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MCA Talk
eighth blackbird

Wed, Sep 10, 2014, 6–8 pm


eighth blackbird performing Amy Beth Kirsten’s Colombine’s Paradise Theatre
Photo: Sylvianne Shurman

Copresented with the Italian Cultural Institute of Chicago

Commedia dell’arte star Isabella Andreini dazzled 17th-century audiences, performing in her own plays, which have often called on Andreini to feign madness and adopt her celebrated hermaphroditic persona to play all the parts, male and female. Her spirit echoes in the genre-defying theatrical adventure by composer/librettist Amy Beth Kirsten in Colombine’s Paradise Theatre. Grammy-winning sextet eighth blackbird commissioned Kirsten and collaborate on her brilliant new commedia for our time, which blends the tuneful features of Renaissance music with modern musical experimentation, intensified by the use of masks, costumes, and lighting design.

Join us for this spirited talk with the eighth blackbird musicians and composer Amy Beth Kirsten about the creation of Colombine’s Paradise Theatre and its relationship to Italy’s rich history of art and culture. Illuminating the connections, the artists are joined for the talk at the Italian Cultural Institute by the University of Chicago’s Robert L. Kendrick, award-winning Professor of Music, and Natalie Crohn Schmitt, Professor Emerita, Theatre and English at the University of Illinois Chicago.

About the Artists

Amy Beth Kirsten is a recipient of the 2011 Guggenheim Fellowship in Music Composition. Her works aim to integrate music, language, and movement in theatrical settings and have been engaged by leading venues such the Miller Theatre in New York, for Colombine’s Paradise Theatre, and Carnegie Hall, for strange pilgrims, commissioned by the American Composers Orchestra for string orchestra, chorus, and film.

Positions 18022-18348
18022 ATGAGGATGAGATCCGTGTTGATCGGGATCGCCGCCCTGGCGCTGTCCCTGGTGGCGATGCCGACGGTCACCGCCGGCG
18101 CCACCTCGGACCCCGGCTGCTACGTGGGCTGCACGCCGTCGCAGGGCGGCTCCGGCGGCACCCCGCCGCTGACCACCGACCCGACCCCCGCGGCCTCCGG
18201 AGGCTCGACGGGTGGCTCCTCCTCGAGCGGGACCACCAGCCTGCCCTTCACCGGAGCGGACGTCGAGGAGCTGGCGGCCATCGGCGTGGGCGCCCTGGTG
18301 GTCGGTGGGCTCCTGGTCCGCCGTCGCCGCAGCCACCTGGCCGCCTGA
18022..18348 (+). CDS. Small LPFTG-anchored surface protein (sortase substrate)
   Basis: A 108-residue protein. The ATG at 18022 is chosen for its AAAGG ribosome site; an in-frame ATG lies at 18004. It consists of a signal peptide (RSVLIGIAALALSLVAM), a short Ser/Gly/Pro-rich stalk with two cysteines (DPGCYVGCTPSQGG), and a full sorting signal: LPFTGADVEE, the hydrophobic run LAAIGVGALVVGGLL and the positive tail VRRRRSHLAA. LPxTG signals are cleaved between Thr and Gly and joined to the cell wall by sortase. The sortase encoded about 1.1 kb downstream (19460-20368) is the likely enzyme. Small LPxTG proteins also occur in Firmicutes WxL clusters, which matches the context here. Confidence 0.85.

Natalie Crohn Schmitt has more than 40 refereed articles and book chapters published on a range of topics in theater theory, from Aristotle to John Cage, and in theater criticism, from medieval drama to contemporary experimental theatre.

Robert L. Kendrick works largely in early modern music and culture, with additional interests in Latin American music, historical anthropology, and the visual arts, and is author of The Sound of Milan, 1580–1650 (2002) and Celestial Sirens (1996). In addition to faculty positions with the Departments of Music and of Romance Languages and Literatures, he is a member of Milan’s Accademia Ambrosiana, and one of the coeditors of the forthcoming collected works of Alessandro Grandi, the great northern Italian composer of the early Baroque era.


Supported by the Italian Cultural Institute of Chicago
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